Wednesday, March 11, 2009
The SEC announced settlements with two defendants in connection with the accounting fraud at Peregrine Systems, Inc. ("Peregrine"). On March 4, 2009, United States District Judge John A. Houston entered an Amended Final Judgment by consent against Michael D. Whitt, the former president of Barnhill Associates, Inc. ("Barnhill"), a reseller of Peregrine's software. The Court's Judgment enjoined Whitt from violating Section 10(b) of the Securities Exchange Act of 1934 ("Exchange Act") and Rule 10b-5 thereunder, and ordered Whitt to pay a civil penalty of $60,000. On January 5, 2009, Judge Houston entered a Final Judgment by consent against former Peregrine Director of Strategic Alliances Peter J. O'Brien, enjoining him from violating the anti-fraud and other provisions of the federal securities laws, and ordering him to disgorge $124,792 in ill-gotten gains from unlawful sales of Peregrine stock and from a bonus he received from Peregrine during the fraud. Whitt and O'Brien settled the Commission's claims without admitting or denying the allegations in the Commission's complaint.
According to the Commission's complaint, beginning in 1999, Whitt caused Barnhill to enter into a series of sham transactions with Peregrine, which Peregrine used to artificially inflate its revenue. For several fiscal quarters, Whitt signed contracts-some of which were backdated to the prior quarter-that appeared to bind Barnhill to purchase Peregrine software licenses when, in fact, Barnhill had no obligation to pay Peregrine. Peregrine improperly recorded revenue on the sham contracts in contravention of U.S. Generally Accepted Accounting Principles ("GAAP").
With respect to O'Brien, the Commission's complaint alleged that in December 2000, O'Brien and another Peregrine executive persuaded an executive at a re-seller to sign two contingent sales agreements with Peregrine. The agreements related to software licenses that Peregrine was trying unsuccessfully to sell to two customers. O'Brien understood that Peregrine would only seek payment from the re-seller if the two Peregrine customers bought the licenses from the re-seller. Despite the contingent nature of the sale to the re-seller, Peregrine nevertheless recorded revenue on the two agreements in contravention of GAAP. Additionally, the complaint alleged that O'Brien was involved in a September 2001 contingent sale to a re-seller, for which Peregrine improperly recorded revenue. While participating in the fraud, O'Brien sold Peregrine stock.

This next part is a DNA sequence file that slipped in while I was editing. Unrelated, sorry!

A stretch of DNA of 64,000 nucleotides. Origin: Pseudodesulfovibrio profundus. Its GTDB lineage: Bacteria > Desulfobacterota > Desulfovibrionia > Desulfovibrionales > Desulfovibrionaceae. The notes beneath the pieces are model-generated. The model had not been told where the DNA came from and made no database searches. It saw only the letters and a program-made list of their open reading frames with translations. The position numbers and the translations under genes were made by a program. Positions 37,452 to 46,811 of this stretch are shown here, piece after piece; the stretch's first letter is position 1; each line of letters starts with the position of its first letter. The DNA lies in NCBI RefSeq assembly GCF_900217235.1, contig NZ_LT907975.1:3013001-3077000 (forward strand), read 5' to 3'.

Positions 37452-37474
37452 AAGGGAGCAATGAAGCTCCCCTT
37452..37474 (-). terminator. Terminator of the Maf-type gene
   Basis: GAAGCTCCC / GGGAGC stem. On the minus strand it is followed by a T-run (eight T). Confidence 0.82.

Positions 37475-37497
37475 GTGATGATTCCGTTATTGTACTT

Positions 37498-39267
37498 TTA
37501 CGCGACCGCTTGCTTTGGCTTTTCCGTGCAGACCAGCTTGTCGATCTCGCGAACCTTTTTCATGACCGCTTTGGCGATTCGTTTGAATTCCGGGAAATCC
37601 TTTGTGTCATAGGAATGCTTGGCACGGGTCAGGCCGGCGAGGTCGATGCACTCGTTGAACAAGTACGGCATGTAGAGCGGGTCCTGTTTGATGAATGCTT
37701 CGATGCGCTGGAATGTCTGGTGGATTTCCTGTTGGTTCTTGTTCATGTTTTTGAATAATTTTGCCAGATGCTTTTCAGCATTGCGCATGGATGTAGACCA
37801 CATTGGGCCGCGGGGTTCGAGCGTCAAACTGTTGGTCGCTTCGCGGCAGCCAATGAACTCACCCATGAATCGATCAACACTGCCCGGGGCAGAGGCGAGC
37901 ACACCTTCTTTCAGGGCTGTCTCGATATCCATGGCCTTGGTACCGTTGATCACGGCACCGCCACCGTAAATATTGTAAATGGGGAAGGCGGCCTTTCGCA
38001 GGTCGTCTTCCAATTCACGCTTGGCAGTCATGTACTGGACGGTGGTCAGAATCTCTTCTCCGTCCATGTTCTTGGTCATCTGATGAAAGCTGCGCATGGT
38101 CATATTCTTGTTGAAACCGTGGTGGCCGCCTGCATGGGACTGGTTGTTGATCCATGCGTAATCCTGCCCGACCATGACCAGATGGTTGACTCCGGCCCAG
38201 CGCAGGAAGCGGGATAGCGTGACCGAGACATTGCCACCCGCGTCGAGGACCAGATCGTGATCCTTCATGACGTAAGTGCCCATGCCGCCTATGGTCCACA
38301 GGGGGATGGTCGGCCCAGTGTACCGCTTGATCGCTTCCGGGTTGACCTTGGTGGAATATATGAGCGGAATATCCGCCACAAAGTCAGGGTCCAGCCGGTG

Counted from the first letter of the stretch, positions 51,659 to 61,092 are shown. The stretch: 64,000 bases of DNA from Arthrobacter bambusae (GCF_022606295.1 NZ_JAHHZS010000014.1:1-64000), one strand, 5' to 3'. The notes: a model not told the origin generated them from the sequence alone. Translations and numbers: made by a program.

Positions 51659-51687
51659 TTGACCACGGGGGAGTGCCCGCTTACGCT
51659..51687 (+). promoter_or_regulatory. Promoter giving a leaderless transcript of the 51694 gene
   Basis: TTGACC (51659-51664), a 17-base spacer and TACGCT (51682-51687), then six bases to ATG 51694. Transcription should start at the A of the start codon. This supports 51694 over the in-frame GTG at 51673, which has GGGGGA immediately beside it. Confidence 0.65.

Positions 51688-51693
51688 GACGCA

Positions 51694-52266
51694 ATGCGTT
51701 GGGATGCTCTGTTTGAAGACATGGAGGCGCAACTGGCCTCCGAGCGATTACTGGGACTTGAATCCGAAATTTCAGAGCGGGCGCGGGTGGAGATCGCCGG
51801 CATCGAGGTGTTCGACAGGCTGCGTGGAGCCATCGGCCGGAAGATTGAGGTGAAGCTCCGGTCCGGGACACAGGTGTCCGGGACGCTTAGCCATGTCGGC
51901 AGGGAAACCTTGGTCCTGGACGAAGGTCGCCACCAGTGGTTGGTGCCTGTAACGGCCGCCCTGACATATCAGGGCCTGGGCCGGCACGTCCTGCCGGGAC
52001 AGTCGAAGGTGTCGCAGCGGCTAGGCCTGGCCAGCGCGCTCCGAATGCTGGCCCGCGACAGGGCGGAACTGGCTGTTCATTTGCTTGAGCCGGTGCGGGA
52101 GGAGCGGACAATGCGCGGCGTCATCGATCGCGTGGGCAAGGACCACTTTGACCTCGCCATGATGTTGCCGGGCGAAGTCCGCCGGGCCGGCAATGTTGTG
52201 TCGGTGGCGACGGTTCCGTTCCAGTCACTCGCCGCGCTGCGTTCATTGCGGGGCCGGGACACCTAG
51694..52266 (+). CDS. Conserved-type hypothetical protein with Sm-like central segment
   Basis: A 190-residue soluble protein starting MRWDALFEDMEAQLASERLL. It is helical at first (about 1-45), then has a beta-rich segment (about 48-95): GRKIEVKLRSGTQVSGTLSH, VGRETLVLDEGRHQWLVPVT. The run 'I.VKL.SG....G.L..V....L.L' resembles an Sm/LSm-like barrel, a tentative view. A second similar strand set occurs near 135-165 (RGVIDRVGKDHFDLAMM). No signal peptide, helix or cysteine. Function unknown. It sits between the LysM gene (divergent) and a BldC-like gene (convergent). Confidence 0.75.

In September 2006, Whitt entered a guilty plea in a related criminal case brought by the U.S. Attorney's Office for the Southern District of California. He pleaded guilty to obstructing justice by making false statements to Commission attorneys investigating the Peregrine fraud. Whitt was sentenced to six months of incarceration followed by six months of residency in a community confinement center, and he was ordered to pay $1 million in restitution.
In October 2004, O'Brien entered a guilty plea in the related criminal case. He pleaded guilty to obstructing justice by withholding relevant information and providing inaccurate information about his and others' knowledge and conduct to government investigators. O'Brien was sentenced to one year of probation.
In addition to the disgorgement order in the SEC action, O'Brien agreed to be enjoined from violating Section 17(a) of the Securities Act of 1933, Sections 10(b) and 13(b)(5) of the Exchange Act and Exchange Act Rules 10b-5, and 13b2-1; and from aiding and abetting violations of Sections 13(a), 13(b)(2)(A) and 13(b)(2)(B) of the Exchange Act, and Exchange Act Rules 12b-20, 13a-1 and 13a-13.
The Commission also announced that, on January 7, 2009, Judge Houston issued an order granting the parties' Joint Motion of Dismissal for Defendant Joseph G. Reichner. The Commission had filed its action against Reichner in October 2004.